When there’s gun violence, you can pretty much count on a debate on gun rights. The shootings that led to widespread tragedy in Newtown, Connecticut immediately ignited that familiar debate.
We should be talking about more than guns right now.
Adam Lanza, 20, was a loner who as a child appeared to be unable to connect with others. A former babysitter told the Associated Press that at the age of 9 or 10 Lanza was introverted:
"His mom Nancy had always instructed me to keep an eye on him at all times, never turn my back or even go to the bathroom or anything like that. Which I found odd but I really didn't ask; it wasn't any of my business," said Kraft, who lives in Hermosa Beach. "But looking back at it now, I guess there was something else going on."
Other anecdotal information suggested Lanza liked violent video games, but blaming games is a bit like blaming guns. The exception to the influence of games would rest on the troublesome aspect of a loner already isolated from the outside world, spending hours engaged in imitating violent acts.
There’s another factor no one has mentioned, and that is media’s obsession. You’d expect the Connecticut massacre to dominate headlines, but technology now puts the news in front of us 24/7. Coverage goes way beyond who, what, when, where and why, with pundits bringing in experts who never laid eyes on the gunman speculating about what made him do it. Surf the channels today and you’ll see coverage on every one of them, not just details about the gunmen, but softer stories about anything related directly or indirectly to the tragedy.
Media and politicians exploit such tragedies, and it’s logical to ask whether the excessive attention given people like Lanza doesn’t encourage such individuals to seek the limelight by any means, at least when you’re a person who can’t seem to connect with others.
Immediately after news of the shootings broke, politicians from top to bottom of the pecking order were already positioning to exploit this tragedy for political purposes.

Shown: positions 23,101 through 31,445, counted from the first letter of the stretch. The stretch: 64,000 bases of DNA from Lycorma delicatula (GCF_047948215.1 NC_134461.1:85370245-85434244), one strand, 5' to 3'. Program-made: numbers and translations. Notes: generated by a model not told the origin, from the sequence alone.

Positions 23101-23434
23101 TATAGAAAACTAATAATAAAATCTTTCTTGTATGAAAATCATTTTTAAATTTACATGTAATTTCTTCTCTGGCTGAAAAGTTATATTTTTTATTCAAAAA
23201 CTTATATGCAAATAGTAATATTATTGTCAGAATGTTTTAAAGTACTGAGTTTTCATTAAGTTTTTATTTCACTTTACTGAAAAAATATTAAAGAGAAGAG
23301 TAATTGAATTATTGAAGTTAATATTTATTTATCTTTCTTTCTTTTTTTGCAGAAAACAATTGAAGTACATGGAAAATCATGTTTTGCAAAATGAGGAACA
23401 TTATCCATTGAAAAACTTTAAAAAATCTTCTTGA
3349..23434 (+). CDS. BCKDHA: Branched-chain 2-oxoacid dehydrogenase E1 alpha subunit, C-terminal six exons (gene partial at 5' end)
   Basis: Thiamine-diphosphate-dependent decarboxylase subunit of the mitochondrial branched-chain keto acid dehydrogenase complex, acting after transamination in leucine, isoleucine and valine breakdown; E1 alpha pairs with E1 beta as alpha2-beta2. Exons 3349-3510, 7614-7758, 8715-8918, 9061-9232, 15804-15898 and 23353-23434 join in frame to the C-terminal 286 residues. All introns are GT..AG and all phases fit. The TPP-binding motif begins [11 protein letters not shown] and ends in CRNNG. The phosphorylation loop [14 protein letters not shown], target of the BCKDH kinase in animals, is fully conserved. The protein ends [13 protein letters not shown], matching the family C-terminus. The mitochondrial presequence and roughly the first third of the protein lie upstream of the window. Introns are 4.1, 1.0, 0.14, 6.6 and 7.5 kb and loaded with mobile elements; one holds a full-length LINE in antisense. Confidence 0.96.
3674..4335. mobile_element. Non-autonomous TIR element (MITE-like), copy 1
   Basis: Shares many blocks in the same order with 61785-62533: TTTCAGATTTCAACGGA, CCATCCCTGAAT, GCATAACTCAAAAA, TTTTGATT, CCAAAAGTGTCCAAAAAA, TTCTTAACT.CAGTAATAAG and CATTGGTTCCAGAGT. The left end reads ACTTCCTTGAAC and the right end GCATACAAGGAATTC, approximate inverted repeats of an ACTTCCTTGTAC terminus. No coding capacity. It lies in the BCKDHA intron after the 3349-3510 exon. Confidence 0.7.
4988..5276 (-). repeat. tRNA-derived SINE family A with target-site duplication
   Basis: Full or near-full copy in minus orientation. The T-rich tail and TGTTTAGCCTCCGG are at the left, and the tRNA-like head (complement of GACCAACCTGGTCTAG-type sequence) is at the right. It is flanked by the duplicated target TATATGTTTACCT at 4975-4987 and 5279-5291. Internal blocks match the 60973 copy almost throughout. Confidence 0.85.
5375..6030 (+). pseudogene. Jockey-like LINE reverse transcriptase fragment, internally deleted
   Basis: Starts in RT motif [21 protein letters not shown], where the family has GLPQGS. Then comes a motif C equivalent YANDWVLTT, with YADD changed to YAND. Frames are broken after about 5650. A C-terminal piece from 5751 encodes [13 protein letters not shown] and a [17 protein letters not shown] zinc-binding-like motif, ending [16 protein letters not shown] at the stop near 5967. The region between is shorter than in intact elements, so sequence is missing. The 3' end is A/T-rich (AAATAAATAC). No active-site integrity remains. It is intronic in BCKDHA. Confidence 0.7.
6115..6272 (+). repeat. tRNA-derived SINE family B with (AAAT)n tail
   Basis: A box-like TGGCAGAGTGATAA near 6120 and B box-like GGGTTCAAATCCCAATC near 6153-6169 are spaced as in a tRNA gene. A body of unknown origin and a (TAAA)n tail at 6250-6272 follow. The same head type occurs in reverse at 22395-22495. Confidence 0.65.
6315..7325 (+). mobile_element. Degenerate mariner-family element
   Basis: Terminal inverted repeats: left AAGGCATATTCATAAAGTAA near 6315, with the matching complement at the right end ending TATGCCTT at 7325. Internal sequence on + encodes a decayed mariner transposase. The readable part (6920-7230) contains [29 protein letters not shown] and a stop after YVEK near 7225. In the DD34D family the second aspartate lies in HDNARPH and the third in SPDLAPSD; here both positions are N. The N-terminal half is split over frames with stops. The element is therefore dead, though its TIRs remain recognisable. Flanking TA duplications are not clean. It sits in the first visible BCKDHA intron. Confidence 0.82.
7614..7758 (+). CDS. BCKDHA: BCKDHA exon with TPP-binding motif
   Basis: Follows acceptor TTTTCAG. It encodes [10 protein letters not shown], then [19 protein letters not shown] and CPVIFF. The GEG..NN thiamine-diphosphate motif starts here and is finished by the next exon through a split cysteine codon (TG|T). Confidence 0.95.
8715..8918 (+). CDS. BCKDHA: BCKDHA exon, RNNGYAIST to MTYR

Another matter we should discuss is access to mental health services. By most accounts, Lanza’s family was well-heeled. If you have a 9-year-old you can’t turn your back on, wouldn’t you think that warrants some sort of expert help? That type of help is often hard to find, even in a country like America, and in the scheme of science, psychology is still a fairly young discipline. What, exactly, do you do when you have a child whose illness is mental rather than physical? Talk to any family with such a child and you will see it is extremely difficult to find real help.
As a parent, I also wondered about access to guns for such a troubled young man obviously grappling with mental instability. If Lanza’s mother who owned the guns had kept them under lock and key, would he have found it so easy to commit the crimes he did? Would you give a troubled young man access to guns and ammunition in the home? Isn't there a level of personal responsibility when you keep guns and ammunition in your home?
This was a young man who murdered children and shot his own mother in the head multiple times, according to a legacy TV network. That act suggests a well of rage so deep we have to ask ourselves where it came from and why it festered to a point where Lanza transgressed on moral law in the manner he did.
As the debate about guns continues, largely driven by politics, we should be talking about all aspects of this crime.
I grew up around guns, and my family members have owned them for generations. There’s never been a report of anyone on either side committing murder with a handgun. What makes us different to the family whose son had such a lack of empathy that he could shoot children multiple times?
Perhaps we should also ask ourselves why we are raising children without a profound respect for the sanctity of life. Even the loss of one innocent is a profound tragedy. Why don’t we talk about that more often?
(Commentary by Kay B. Day/Dec. 17, 2012)